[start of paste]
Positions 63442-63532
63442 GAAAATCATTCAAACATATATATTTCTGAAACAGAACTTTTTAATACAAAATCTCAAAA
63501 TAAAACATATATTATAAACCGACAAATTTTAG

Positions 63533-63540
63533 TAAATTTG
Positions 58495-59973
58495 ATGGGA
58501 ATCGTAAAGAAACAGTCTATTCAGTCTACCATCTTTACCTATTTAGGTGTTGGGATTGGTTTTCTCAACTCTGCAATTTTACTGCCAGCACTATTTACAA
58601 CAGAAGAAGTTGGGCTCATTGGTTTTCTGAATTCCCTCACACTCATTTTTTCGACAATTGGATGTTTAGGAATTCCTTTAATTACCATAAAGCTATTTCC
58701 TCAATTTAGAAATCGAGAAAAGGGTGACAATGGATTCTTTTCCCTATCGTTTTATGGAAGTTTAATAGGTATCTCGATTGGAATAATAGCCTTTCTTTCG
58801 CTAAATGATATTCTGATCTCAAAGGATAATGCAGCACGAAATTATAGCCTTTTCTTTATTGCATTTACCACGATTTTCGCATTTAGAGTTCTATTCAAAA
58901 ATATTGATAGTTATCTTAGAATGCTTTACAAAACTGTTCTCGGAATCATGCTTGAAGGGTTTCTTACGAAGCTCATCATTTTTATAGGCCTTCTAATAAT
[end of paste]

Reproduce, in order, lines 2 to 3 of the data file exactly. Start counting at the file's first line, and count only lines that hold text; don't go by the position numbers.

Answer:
63442 GAAAATCATTCAAACATATATATTTCTGAAACAGAACTTTTTAATACAAAATCTCAAAA
63501 TAAAACATATATTATAAACCGACAAATTTTAG